Cystic fibrosis in Ireland

04 December 2018

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Ireland has significantly higher rates of Mutliple Sclerosis and Cystic Fibrosis compared to the rest of Europe. How does that happen, we can't be that different to the rest of Europe, right?


Chris Smith put this question from Dee to geneticist Patrick Short...

Patrick - Yeah absolutely. It's a very good question and this is also the case for example in places like Finland as well as many Greek islands or other places, anywhere where you've had, at least in the past, some kind of either relative isolation or else a big population bottleneck. If you had a small number of people that go and colonise a place to begin with then the amount of genetic variation that went into that colonizing event means that certain disorders that may have been relatively rare to begin with just happen to end up being common. So the example I'm most familiar with is Finland, but I think it probably applies in Ireland as well, but only about 2000 people colonised the country some tens of thousands of years ago. Then if one or two of those people had a particular disorder then as that population expands it can be at quite a high prevalence and also the existence of any kind of clan structures or mating structures that mean people are more likely to mate with one another. Can cause these to increase further still.

Carolin - So is that also the case for Iceland, because I have read that that's quite a closed gene pool isn’t it? And it's of great interest to researchers for that reason. Do they also have this issue about these diseases?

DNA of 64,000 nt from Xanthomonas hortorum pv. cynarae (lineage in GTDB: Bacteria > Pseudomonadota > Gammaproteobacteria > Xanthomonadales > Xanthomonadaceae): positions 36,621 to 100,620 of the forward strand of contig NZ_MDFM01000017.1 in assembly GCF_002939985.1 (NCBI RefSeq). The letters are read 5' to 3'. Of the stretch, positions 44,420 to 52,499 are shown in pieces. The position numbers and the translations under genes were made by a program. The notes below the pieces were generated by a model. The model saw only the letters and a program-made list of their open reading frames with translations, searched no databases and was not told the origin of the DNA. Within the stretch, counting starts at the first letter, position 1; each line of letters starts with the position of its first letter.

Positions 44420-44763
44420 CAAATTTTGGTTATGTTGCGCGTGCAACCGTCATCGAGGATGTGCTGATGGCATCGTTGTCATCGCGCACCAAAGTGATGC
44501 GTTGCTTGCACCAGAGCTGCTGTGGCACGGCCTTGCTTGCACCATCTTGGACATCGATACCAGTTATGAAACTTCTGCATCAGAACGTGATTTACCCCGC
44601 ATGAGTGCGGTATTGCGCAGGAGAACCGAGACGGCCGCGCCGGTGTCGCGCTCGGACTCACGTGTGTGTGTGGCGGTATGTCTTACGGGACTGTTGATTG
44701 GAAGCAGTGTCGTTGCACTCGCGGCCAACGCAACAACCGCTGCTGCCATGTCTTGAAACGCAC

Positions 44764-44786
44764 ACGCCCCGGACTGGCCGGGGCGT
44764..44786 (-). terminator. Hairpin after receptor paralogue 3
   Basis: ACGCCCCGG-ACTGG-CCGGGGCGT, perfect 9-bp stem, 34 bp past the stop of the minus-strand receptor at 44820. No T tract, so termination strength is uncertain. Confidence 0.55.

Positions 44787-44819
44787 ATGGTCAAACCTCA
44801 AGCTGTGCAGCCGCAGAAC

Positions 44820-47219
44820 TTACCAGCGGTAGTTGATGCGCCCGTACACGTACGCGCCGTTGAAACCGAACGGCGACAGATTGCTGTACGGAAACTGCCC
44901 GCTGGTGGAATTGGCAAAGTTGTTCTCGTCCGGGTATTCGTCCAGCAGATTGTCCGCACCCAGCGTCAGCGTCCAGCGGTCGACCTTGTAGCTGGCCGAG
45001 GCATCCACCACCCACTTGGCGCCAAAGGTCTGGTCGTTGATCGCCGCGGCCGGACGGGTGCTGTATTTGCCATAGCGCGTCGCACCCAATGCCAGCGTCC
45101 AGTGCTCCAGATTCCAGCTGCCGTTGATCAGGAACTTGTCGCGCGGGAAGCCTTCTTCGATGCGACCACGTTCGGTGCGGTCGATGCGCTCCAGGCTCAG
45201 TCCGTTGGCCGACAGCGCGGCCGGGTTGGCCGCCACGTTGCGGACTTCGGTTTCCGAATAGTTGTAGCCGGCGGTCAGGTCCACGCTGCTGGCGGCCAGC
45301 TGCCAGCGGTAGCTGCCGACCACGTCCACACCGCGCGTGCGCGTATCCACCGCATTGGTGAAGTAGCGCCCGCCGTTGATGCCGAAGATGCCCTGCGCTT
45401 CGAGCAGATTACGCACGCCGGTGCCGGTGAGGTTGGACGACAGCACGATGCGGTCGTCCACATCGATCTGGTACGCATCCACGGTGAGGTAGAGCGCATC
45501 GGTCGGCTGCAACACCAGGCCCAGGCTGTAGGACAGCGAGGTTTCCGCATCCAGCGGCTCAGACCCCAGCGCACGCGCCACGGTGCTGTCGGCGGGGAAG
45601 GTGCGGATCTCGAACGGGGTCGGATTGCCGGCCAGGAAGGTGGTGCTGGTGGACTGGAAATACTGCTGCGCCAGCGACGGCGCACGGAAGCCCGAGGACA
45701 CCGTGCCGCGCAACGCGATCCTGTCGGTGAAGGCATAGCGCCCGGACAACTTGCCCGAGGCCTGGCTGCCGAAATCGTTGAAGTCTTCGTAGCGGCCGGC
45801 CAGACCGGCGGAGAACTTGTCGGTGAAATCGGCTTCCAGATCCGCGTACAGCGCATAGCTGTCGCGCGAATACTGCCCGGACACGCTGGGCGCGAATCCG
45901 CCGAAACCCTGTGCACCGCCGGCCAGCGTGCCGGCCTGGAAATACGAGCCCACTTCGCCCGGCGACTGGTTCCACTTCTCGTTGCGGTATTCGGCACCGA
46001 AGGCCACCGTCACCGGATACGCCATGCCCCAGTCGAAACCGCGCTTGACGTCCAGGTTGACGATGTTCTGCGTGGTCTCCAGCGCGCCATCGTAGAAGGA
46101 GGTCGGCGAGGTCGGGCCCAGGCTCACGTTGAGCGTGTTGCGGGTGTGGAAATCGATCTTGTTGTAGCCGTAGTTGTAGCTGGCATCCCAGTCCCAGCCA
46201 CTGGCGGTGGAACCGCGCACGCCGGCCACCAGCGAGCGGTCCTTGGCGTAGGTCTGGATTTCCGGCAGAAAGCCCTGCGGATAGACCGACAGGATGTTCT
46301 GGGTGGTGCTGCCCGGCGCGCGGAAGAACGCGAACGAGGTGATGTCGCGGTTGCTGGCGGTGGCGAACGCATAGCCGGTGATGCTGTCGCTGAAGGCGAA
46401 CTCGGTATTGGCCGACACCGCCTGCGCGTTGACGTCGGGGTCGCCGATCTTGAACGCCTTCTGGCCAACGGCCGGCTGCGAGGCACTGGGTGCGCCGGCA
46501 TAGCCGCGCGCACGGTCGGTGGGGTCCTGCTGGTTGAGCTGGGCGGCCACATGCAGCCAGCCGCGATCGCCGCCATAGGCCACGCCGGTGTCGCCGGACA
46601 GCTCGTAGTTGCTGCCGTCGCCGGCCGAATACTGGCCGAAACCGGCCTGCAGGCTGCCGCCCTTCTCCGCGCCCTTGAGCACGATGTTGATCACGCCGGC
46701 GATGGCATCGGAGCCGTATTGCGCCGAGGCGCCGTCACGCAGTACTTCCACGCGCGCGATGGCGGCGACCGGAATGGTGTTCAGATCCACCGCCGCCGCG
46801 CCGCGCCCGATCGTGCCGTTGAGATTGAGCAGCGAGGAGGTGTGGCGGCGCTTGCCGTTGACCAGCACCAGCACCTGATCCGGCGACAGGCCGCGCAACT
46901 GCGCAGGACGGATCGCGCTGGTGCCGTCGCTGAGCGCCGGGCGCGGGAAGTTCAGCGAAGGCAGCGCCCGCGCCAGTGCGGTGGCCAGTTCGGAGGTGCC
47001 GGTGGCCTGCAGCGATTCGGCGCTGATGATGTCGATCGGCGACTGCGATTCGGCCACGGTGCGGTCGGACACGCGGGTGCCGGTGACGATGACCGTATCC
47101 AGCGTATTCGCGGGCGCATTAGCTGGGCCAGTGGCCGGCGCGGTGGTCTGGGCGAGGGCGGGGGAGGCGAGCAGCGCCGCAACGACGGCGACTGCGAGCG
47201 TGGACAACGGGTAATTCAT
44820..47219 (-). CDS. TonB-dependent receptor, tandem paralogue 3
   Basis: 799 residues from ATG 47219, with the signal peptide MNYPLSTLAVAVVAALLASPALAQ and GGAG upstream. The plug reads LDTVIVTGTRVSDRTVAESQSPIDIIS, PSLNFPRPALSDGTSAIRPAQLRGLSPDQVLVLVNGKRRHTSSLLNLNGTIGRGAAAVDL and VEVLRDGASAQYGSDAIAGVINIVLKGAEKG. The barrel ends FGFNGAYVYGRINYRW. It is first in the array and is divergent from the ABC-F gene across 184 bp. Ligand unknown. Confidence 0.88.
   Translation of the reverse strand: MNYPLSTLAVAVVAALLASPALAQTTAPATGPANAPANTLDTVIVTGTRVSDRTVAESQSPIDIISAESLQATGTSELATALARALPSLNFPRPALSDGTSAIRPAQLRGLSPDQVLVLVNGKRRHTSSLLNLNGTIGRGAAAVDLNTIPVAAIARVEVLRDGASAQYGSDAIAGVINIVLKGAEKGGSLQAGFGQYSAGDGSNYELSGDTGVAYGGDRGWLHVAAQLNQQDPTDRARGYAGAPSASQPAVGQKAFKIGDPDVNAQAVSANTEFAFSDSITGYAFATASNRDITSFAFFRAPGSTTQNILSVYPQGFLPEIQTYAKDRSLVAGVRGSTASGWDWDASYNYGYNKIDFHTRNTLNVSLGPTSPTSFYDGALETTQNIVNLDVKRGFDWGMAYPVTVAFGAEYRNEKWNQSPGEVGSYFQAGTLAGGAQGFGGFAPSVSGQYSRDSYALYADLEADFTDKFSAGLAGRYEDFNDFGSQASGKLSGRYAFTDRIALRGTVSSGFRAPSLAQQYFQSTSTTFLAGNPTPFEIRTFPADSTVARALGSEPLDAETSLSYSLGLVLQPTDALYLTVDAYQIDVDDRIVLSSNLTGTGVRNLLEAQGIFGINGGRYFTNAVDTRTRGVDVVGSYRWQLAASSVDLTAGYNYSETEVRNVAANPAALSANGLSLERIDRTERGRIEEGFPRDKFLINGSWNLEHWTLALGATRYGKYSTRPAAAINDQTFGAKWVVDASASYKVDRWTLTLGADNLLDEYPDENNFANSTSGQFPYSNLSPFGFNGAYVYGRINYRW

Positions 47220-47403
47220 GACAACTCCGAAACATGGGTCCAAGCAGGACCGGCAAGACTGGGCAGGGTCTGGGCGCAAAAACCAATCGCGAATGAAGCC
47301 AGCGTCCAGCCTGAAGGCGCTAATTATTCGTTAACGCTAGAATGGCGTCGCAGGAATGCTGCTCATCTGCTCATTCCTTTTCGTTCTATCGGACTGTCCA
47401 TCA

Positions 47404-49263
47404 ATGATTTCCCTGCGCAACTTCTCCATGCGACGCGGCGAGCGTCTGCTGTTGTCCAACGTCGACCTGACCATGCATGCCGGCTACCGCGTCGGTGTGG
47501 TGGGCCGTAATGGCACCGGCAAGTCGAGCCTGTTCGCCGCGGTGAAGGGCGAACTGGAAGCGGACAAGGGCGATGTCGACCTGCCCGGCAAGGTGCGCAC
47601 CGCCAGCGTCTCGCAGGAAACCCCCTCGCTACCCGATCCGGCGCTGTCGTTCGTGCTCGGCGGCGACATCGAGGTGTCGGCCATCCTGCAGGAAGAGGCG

Patrick - Yes and the genetics research that goes on in Iceland is quite amazing. They're very soon going to have genome sequenced the entire population. They also have genealogical records going back for many generations but I believe it is the case there as well that there's a number of disorders that are at particularly high prevalence that there are specific research priorities for that country.

Chris - Is it worth considering also that these genes that we regard as disadvantageous under certain circumstances the reason they might be in those populations and have risen to such a high prevalence could be because in the past one other function of those genes is to confer some kind of advantage under certain circumstances and therefore they become concentrated in the population and while they're disadvantageous if you have the right environment they're advantageous under other conditions.

Patrick - Yes that's absolutely right. One of the best examples of this is is the gene that causes sickle cell anemia that also confers a resistance to malaria. So you can, if you have two copies of the gene, of the mutation, then you're likely to have sickle cell but if you have one it's actually protective from malaria. So you end up with this balance. But in places in the world where malaria is not an issue then it's often at much lower prevalence and there's lots of other great examples.

Chris - I was thinking that specifically one of the diseases that Dee mentions in her question is cystic fibrosis and we've learned in recent years that the gene that is linked to cystic fibrosis happens to also confer resistance to certain salmonella infections. And so we think that's one of the reasons why that gene is so common in the population because people would have had some degree of resistance against typhoid for example historically. So it became more concentrated in the population.

Patrick - Yes. The other interesting thing about cystic fibrosis is there’s a single mutation that is, that accounts for a large fraction of the cases. There's all sorts of mutations that can cause it. But whenever there is a single mutation that's very common, it's often, can depend on the frequency within a particular population how frequent that disease is in general so probably that delta 508 mutation that's quite prevalent cystic fibrosis happens to be very common in Ireland for reasons that we may or may not have figured out yet.


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